University, city react to weekend fires
Published: Tuesday, October 9, 2012
Updated: Tuesday, October 9, 2012 07:10
Continuing the recent upswing in inappropriate celebratory behavior, the Morgantown Fire and Police Departments responded to 35 malicious street fires Saturday night and Sunday morning.
Five individuals were charged with malicious burning, 10 other arrests were made, and various citations were issued.
Among the individuals charged with the felony, four were West Virginia University students.
The weekend’s events have brought into question WVU student behavior, the city’s preparedness and the University’s disciplinary process.
"I don’t understand it. I’ve been working with the fire problem for the majority of my career, and there’s a lot of people involved. It’s a collective effort between the city and the University and the students," said Morgantown Fire Department Captain Ken Tennant. "They need to stop doing this before someone gets killed."
Morgantown Mayor Jim Manilla said he was alarmed by the behavior Saturday night and into early Sunday morning. Manilla said he believed the city is in dire need of more public officials.
As a remedy to the situation, Manilla discussed collaborating with the University and imposing a possible $20 student fee to fund salaries for increased public officials in the city.
"(Saturday night,) all the policemen and all the firemen were out responding to this. Who was out patrolling the other neighborhoods? It’s not fair; it’s not fair to the citizens of Morgantown," he said. "This fee may not be popular, but we’re at a point where we can’t keep doing this."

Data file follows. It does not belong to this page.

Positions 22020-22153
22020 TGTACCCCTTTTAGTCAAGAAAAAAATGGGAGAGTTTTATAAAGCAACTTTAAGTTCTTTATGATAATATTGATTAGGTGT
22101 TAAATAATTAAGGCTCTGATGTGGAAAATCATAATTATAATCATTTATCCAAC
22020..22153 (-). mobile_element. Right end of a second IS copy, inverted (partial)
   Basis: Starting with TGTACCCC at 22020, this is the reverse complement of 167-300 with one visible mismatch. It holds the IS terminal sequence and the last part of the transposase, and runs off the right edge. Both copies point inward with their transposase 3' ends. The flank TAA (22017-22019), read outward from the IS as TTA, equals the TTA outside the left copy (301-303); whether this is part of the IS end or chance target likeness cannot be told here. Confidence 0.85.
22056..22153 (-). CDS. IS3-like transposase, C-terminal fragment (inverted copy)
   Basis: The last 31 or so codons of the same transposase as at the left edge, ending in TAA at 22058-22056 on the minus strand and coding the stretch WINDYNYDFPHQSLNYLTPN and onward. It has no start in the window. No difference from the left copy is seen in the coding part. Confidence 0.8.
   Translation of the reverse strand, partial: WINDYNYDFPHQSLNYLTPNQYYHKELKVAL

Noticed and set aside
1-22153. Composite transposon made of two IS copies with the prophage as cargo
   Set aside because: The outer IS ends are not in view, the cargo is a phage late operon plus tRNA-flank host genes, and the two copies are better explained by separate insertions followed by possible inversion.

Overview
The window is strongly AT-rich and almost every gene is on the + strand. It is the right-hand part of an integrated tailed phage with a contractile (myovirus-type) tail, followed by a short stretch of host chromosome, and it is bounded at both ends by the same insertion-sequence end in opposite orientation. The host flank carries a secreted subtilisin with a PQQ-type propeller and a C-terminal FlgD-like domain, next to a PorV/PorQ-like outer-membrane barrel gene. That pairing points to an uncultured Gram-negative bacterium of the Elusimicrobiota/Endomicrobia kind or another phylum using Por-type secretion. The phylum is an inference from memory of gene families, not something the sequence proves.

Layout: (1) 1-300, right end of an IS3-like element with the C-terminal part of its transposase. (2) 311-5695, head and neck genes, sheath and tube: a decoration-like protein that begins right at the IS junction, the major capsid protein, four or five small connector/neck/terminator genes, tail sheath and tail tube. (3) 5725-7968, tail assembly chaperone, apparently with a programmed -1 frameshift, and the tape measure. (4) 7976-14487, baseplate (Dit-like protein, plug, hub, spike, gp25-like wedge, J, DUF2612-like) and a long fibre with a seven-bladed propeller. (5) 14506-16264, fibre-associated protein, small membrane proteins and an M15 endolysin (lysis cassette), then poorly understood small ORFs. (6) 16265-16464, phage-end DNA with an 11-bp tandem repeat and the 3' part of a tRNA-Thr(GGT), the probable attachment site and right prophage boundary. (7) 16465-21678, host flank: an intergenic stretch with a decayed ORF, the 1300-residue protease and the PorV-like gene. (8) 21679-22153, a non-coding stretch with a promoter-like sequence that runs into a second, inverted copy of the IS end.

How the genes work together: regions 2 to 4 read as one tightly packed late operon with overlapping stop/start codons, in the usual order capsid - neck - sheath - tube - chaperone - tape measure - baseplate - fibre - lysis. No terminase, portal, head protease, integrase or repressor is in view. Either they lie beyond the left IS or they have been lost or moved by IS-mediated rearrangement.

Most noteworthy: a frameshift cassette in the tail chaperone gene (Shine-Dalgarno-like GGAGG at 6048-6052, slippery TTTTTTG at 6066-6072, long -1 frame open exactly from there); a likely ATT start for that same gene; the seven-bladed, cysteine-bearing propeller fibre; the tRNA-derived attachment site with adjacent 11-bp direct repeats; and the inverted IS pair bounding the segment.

Manilla applauded the WVU Student Government Association’s effort in its recent "Save a couch, don’t burn one" video; however, he said he believed it’s going to take more than that to control student behavior.
"I thought that video was fantastic," he said. "This is something I would like to sit down and discuss with the SGA. If this is the way – the direction council wants to go – then I would love to involve students in the discussion."
During Monday’s State of the University Address, WVU President James P. Clements discussed students’ post-game behavior, and the University’s course of action in response to the issue.
"The worst of the post-game behavior Saturday night was completely unacceptable, dangerous and inexcusable," Clements said. "We cannot and will not tolerate it. These actions are dangerous. And they diminish the successes of our students, faculty, staff and alumni."
In response to the events, Clements said the University would be increasing efforts in alcohol education and enforcement, increasing security presence and use of surveillance cameras and strengthening expulsion and student discipline policies.
Clements said during the 2011-12 school year 40 students were suspended or expelled from the University for behavior violations.
"I am angry and frustrated," he said. "I want you to know, the University is taking immediate action to identify and discipline any students involved. Student Affairs is moving promptly and resolutely to investigate the problems that happened Saturday night and will take immediate and strong actions within our disciplinary process.
And as a University, we are asking anyone with any information – including pictures and recordings – to provide those to the WVU Police."
Those with video, pictures or information regarding the weekend’s events are encouraged to contact the Morgantown City Police Department at 304-284-7522 or call the fire department’s arson tip line at 304-225-3586.